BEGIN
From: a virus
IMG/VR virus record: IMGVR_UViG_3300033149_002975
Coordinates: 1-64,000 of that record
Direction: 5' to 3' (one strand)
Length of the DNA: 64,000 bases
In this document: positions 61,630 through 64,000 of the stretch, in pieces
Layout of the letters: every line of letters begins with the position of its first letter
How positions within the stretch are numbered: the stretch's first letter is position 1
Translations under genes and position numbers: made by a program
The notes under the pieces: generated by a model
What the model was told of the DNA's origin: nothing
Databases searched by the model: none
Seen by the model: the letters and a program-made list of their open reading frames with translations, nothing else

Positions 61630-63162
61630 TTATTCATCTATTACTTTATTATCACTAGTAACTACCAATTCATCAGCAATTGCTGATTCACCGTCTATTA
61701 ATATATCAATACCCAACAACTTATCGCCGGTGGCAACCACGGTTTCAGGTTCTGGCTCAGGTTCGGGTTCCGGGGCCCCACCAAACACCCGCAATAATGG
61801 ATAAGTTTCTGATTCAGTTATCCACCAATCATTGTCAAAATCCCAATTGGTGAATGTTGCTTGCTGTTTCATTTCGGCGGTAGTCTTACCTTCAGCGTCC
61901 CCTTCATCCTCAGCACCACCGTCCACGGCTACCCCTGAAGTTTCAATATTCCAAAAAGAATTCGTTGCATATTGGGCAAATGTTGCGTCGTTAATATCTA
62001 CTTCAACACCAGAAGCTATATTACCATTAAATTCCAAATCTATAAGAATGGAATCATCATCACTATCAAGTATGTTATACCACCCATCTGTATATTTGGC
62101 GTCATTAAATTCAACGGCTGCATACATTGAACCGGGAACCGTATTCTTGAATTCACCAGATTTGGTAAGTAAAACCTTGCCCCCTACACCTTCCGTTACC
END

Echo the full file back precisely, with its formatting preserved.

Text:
From: a virus
IMG/VR virus record: IMGVR_UViG_3300033149_002975
Coordinates: 1-64,000 of that record
Direction: 5' to 3' (one strand)
Length of the DNA: 64,000 bases
In this document: positions 61,630 through 64,000 of the stretch, in pieces
Layout of the letters: every line of letters begins with the position of its first letter
How positions within the stretch are numbered: the stretch's first letter is position 1
Translations under genes and position numbers: made by a program
The notes under the pieces: generated by a model
What the model was told of the DNA's origin: nothing
Databases searched by the model: none
Seen by the model: the letters and a program-made list of their open reading frames with translations, nothing else

Positions 61630-63162
61630 TTATTCATCTATTACTTTATTATCACTAGTAACTACCAATTCATCAGCAATTGCTGATTCACCGTCTATTA
61701 ATATATCAATACCCAACAACTTATCGCCGGTGGCAACCACGGTTTCAGGTTCTGGCTCAGGTTCGGGTTCCGGGGCCCCACCAAACACCCGCAATAATGG
61801 ATAAGTTTCTGATTCAGTTATCCACCAATCATTGTCAAAATCCCAATTGGTGAATGTTGCTTGCTGTTTCATTTCGGCGGTAGTCTTACCTTCAGCGTCC
61901 CCTTCATCCTCAGCACCACCGTCCACGGCTACCCCTGAAGTTTCAATATTCCAAAAAGAATTCGTTGCATATTGGGCAAATGTTGCGTCGTTAATATCTA
62001 CTTCAACACCAGAAGCTATATTACCATTAAATTCCAAATCTATAAGAATGGAATCATCATCACTATCAAGTATGTTATACCACCCATCTGTATATTTGGC
62101 GTCATTAAATTCAACGGCTGCATACATTGAACCGGGAACCGTATTCTTGAATTCACCAGATTTGGTAAGTAAAACCTTGCCCCCTACACCTTCCGTTACC